Despite all that the public knows about the dangers of smoking, tobacco use is still the leading cause of preventable death in the U.S. Heart disease is the number 1 cause of death in Connecticut, and smoking is the number one cause of heart disease. Hundreds of the thousands of chemicals in tobacco smoke are toxic and almost one hundred chemicals in tobacco smoke are known to be carcinogenic; smoking is also responsible for more than 90 percent of all lung cancer deaths.
Studies have shown that tobacco-smoking habits most often develop during adolescence and the teen years. More than 80 percent of adult smokers begin the habit before they turn 18. According to the Campaign for Tobacco-Free Kids more than 3,500 young people try their first cigarette under the age of 18. Connecticut Department of Public Health (CT DPH) reports that 6.7 percent of Connecticut teens smoking cigarettes smoked their first whole cigarette before age 11.
CTFK states that 1,000 youth become new, daily smokers. With a third of all youth eventually dying prematurely from smoking-caused diseases, this roughly equates to 6 million young people alive right now who will eventually die from smoking—76,000 of who are currently living in Connecticut, according to the CT DPH.
Connecticut Youth Tobacco Use Habits
The CT DPH reports that 52.8 percent of middle school and high school students have tried a tobacco product, and 24.5 percent currently smoke or are tobacco users in some fashion. According to the 2011 Youth Tobacco Use Report, the prevalence of use of all tobacco products by both middle and high school users decreased from 2000 to 2011.
Twelve percent of middle school students have used a form of tobacco. The rate of middle school students who currently use a form of tobacco is 4.6 percent. For high school students, 40.8 percent have used a form of tobacco; like middle school students, the most popular three picks were cigarettes, cigars and smokeless tobacco. The percentage of students who are regular users of a tobacco product is 19.9 percent.
Of current high school smokers, 35.7 percent smoke frequently. Of those, 47.6 percent of high school cigarette smokers want to quit; 41.2 percent of current middle school smokers want to quit.
The Outlook For Quitting
The Campaign for Tobacco-Free Kids reports that while 3 percent of young smokers say they won’t be smoking in 5 years, more than 60 percent are still daily smokers 7-9 yeas later. Three out of four U.S. high school students who smoke have tried to quit but failed, and one in seven students have successfully stopped smoking for just 30 days. It can take an average of 7 attempts before one can quit smoking successfully. That is why the proper support and resources are crucial.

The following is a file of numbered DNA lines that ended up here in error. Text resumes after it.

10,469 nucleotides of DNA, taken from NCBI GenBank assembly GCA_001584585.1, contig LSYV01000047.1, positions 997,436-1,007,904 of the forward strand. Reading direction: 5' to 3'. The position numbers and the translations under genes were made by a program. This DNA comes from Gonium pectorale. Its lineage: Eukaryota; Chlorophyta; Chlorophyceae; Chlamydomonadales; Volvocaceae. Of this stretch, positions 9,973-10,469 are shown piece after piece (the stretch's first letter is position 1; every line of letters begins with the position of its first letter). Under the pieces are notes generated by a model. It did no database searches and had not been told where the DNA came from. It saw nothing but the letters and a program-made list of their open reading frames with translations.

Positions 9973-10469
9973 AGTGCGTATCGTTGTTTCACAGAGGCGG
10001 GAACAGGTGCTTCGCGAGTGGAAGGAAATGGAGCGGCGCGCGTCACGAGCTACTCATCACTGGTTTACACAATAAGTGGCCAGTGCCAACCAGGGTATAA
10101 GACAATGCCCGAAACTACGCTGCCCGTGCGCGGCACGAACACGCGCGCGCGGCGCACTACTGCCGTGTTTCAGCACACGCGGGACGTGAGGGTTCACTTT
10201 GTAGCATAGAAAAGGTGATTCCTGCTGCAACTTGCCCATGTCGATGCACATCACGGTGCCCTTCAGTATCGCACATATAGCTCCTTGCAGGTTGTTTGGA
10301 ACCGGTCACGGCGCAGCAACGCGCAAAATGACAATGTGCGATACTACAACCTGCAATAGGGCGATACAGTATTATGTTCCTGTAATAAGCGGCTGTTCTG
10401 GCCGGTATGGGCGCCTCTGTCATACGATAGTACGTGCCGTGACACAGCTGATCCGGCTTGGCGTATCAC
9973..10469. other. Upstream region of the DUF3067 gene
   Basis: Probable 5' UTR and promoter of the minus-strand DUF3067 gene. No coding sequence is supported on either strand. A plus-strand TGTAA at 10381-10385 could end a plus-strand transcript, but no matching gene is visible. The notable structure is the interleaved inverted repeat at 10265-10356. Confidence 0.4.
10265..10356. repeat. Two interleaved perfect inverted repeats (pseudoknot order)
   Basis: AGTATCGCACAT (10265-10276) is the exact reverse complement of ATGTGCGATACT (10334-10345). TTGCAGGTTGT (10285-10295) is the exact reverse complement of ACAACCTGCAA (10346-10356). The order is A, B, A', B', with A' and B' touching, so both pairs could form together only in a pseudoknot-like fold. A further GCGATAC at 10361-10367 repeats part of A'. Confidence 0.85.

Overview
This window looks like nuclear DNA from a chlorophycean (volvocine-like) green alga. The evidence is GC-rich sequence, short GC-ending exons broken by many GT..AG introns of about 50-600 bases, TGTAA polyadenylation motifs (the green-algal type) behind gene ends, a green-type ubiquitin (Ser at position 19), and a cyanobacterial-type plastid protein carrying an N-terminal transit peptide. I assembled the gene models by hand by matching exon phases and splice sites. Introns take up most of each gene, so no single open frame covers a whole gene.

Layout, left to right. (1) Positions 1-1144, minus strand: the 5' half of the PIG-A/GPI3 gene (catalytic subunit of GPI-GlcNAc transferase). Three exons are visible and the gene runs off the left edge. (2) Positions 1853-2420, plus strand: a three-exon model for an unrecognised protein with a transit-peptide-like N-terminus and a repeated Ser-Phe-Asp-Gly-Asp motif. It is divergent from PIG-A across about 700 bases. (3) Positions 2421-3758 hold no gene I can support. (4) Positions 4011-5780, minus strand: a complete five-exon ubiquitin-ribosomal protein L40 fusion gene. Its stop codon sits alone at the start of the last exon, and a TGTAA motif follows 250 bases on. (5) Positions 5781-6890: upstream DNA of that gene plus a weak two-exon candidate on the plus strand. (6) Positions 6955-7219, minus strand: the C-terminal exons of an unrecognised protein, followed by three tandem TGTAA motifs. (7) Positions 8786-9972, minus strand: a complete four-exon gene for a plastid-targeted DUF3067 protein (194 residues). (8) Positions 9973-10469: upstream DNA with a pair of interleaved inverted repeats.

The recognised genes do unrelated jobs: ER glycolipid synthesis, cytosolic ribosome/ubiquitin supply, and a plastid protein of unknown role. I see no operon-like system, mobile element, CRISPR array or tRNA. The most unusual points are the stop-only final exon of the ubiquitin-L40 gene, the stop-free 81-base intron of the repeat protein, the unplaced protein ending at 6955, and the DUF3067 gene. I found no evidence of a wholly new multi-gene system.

Prevention is Key
Statistics say that if someone has not begun using tobacco by age 25, the likelihood that they will ever use it is very low. With the rising popularity of e-cigarettes and smokeless tobacco products (including among adults), there is a lot of work ahead for the state and beyond. That is why it is so important to continue work on smoking prevention, including less deceitful and persuasive advertising and marketing campaigns, “health-focused” pharmacies like CVS committing to quit selling tobacco products, college campuses like New Haven’s Gateway Community College becoming officially “smoke-free,” and increasing public policies that support reducing youth smoking, like Gov. Dannel P. Malloy’s recent introduction of legislation to strengthen Connecticut’s anti-smoking laws and to prevent the sale of tobacco-products to minors.
The Campaign for Tobacco-Free Kids is a non-profit organization that is leading the fight to reduce tobacco use and decrease its deadly toll. The group advocates on behalf of public policies that prevent kids from smoking, help smokers quit and protect all from secondhand smoke.
Kick Butts Day
Yesterday was officially CTFK’s Kick Butts Day, a day of activism giving youth the platform to stand out, speak up and seize control against Big Tobacco through organized events around the country and world. While more than 1,4000 Kick Butts Day events were held March 19, Kick Butts events can be held any time throughout the year to raise awareness, positively influence peers, and encourage youth to be part of the solution in reducing tobacco use. Find out which ways you can get involved here.
• Call the CT Quitline at 1-800-784-8669 for help or information on quitting smoking, or enroll at QuitNow.net
• To begin an online program, available 24/7, to re-learn life without cigarettes at BecomeAnEx.org
• For help to quit smoking, Local Tobacco Use Cessation Programs include:
Community Health Resources
587 East Middle Turnpike
Manchester, CT 06040
Attn: Christin Cofiell
St. Francis Hospital
Break Free From Smoking
114 Woodland Street
Hartford, CT 06105
Attn: Sally Lerman
Hartford Behavioral Health
One Main Street
Hartford, CT 06106
Attn: Judith Rios
80 Seymour Street
Hartford, CT 06102
Attn: Jeremy Barbagallo